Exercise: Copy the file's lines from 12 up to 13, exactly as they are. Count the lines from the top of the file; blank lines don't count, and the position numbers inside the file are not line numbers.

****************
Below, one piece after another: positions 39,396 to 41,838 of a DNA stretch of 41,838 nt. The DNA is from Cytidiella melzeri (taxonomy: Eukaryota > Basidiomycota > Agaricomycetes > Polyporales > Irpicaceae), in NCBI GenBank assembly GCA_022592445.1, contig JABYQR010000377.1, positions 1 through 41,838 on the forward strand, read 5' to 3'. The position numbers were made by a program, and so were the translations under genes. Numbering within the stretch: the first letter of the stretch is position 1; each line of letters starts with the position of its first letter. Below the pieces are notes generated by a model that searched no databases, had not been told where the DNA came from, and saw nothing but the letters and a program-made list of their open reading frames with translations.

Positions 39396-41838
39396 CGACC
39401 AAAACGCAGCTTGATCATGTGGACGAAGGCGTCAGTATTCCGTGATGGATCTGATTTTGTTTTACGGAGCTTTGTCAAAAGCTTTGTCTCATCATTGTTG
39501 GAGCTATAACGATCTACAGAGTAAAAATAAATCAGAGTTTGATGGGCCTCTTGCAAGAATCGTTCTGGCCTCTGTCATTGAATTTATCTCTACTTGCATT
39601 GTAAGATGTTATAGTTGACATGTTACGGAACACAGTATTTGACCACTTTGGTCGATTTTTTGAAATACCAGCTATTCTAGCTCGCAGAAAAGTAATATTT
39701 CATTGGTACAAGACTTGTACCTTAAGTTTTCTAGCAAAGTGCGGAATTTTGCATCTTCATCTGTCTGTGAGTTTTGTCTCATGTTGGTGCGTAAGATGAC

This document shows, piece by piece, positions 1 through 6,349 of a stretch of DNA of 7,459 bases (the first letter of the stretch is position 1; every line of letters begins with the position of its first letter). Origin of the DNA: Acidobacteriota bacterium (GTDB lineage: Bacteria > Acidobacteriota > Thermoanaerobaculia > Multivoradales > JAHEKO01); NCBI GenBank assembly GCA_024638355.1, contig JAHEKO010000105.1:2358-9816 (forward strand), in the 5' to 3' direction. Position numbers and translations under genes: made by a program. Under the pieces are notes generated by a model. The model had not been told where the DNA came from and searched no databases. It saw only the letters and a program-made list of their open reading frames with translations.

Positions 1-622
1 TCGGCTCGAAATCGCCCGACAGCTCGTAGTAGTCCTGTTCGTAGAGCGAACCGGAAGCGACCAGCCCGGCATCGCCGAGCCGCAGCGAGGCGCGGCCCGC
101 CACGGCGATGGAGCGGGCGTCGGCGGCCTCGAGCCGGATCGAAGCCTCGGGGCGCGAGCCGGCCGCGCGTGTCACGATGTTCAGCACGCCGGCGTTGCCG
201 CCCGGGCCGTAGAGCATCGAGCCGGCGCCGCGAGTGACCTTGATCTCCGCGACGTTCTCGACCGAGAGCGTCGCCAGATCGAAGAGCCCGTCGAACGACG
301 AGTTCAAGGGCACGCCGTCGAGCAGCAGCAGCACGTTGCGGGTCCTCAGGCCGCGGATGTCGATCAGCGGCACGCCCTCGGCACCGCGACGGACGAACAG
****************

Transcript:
201 CCCGGGCCGTAGAGCATCGAGCCGGCGCCGCGAGTGACCTTGATCTCCGCGACGTTCTCGACCGAGAGCGTCGCCAGATCGAAGAGCCCGTCGAACGACG
301 AGTTCAAGGGCACGCCGTCGAGCAGCAGCAGCACGTTGCGGGTCCTCAGGCCGCGGATGTCGATCAGCGGCACGCCCTCGGCACCGCGACGGACGAACAG